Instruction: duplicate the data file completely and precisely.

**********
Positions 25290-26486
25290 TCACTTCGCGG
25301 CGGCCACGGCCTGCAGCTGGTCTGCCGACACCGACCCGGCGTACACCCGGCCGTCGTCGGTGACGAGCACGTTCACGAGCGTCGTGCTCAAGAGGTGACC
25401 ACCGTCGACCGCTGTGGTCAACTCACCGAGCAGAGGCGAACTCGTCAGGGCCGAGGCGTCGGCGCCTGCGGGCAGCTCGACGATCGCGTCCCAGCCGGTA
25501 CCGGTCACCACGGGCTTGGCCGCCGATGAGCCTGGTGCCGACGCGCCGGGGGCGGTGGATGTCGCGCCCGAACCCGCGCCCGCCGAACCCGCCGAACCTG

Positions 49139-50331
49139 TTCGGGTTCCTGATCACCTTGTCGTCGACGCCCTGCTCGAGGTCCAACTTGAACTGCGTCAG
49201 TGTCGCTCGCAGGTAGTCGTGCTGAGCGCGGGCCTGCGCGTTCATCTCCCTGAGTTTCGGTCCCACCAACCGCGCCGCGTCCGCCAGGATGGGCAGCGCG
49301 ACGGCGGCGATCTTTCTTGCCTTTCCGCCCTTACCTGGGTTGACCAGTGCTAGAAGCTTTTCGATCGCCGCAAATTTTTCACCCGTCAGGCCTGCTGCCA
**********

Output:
Positions 25290-26486
25290 TCACTTCGCGG
25301 CGGCCACGGCCTGCAGCTGGTCTGCCGACACCGACCCGGCGTACACCCGGCCGTCGTCGGTGACGAGCACGTTCACGAGCGTCGTGCTCAAGAGGTGACC
25401 ACCGTCGACCGCTGTGGTCAACTCACCGAGCAGAGGCGAACTCGTCAGGGCCGAGGCGTCGGCGCCTGCGGGCAGCTCGACGATCGCGTCCCAGCCGGTA
25501 CCGGTCACCACGGGCTTGGCCGCCGATGAGCCTGGTGCCGACGCGCCGGGGGCGGTGGATGTCGCGCCCGAACCCGCGCCCGCCGAACCCGCCGAACCTG

Positions 49139-50331
49139 TTCGGGTTCCTGATCACCTTGTCGTCGACGCCCTGCTCGAGGTCCAACTTGAACTGCGTCAG
49201 TGTCGCTCGCAGGTAGTCGTGCTGAGCGCGGGCCTGCGCGTTCATCTCCCTGAGTTTCGGTCCCACCAACCGCGCCGCGTCCGCCAGGATGGGCAGCGCG
49301 ACGGCGGCGATCTTTCTTGCCTTTCCGCCCTTACCTGGGTTGACCAGTGCTAGAAGCTTTTCGATCGCCGCAAATTTTTCACCCGTCAGGCCTGCTGCCA